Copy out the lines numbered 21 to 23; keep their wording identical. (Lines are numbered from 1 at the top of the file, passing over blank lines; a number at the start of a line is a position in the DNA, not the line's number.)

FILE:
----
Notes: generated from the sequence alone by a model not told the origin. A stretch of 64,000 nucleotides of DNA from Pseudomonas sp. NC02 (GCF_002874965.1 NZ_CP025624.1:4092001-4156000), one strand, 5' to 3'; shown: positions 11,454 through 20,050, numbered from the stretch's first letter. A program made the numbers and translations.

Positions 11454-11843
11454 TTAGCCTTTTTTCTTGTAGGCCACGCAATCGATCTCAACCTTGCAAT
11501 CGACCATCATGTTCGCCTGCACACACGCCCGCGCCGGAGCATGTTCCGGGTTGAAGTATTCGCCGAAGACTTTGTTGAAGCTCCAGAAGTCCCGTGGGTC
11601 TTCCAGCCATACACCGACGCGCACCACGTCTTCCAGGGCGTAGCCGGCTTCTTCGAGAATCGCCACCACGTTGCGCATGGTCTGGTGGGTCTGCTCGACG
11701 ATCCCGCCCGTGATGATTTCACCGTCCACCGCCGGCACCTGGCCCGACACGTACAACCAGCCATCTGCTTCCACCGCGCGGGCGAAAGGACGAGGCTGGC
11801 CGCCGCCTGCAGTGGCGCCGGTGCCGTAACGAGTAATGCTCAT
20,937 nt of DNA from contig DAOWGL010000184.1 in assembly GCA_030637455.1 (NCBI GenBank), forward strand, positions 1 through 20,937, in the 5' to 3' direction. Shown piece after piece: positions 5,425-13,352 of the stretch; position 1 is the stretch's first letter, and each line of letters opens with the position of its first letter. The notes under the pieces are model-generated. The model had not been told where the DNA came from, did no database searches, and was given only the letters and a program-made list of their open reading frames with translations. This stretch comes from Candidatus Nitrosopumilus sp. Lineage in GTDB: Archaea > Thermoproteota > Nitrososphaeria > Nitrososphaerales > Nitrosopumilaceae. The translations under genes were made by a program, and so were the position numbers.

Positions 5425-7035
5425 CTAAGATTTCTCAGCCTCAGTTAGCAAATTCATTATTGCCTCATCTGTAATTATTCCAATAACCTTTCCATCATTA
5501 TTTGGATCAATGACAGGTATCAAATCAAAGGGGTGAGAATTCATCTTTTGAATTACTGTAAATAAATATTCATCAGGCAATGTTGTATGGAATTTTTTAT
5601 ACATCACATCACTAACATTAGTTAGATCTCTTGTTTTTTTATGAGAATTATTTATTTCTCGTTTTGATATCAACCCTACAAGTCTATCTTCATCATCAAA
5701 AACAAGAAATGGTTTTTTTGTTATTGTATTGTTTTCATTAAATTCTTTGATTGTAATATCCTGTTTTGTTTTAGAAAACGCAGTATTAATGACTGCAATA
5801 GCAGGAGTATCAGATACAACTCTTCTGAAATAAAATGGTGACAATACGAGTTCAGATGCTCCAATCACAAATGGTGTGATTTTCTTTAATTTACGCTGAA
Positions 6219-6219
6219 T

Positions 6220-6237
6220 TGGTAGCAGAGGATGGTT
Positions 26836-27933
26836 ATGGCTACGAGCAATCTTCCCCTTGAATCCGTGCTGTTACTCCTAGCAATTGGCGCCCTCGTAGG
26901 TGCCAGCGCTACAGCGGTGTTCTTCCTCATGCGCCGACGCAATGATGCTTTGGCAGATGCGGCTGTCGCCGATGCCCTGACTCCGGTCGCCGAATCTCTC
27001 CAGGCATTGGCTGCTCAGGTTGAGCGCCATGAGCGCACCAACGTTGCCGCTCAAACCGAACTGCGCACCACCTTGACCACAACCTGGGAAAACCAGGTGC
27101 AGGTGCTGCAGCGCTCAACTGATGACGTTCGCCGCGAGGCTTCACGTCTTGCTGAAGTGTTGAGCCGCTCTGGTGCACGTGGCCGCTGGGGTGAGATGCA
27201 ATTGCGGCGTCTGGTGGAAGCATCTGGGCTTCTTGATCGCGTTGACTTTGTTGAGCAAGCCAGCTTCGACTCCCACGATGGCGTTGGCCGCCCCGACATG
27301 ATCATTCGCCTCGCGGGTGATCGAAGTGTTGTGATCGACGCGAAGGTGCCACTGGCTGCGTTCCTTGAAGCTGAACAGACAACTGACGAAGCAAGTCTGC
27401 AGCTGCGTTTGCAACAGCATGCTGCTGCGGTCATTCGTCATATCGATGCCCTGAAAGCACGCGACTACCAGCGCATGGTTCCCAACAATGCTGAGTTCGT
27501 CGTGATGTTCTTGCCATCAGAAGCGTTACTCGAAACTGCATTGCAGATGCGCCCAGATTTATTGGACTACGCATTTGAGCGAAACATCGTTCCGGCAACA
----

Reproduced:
26901 TGCCAGCGCTACAGCGGTGTTCTTCCTCATGCGCCGACGCAATGATGCTTTGGCAGATGCGGCTGTCGCCGATGCCCTGACTCCGGTCGCCGAATCTCTC
27001 CAGGCATTGGCTGCTCAGGTTGAGCGCCATGAGCGCACCAACGTTGCCGCTCAAACCGAACTGCGCACCACCTTGACCACAACCTGGGAAAACCAGGTGC
27101 AGGTGCTGCAGCGCTCAACTGATGACGTTCGCCGCGAGGCTTCACGTCTTGCTGAAGTGTTGAGCCGCTCTGGTGCACGTGGCCGCTGGGGTGAGATGCA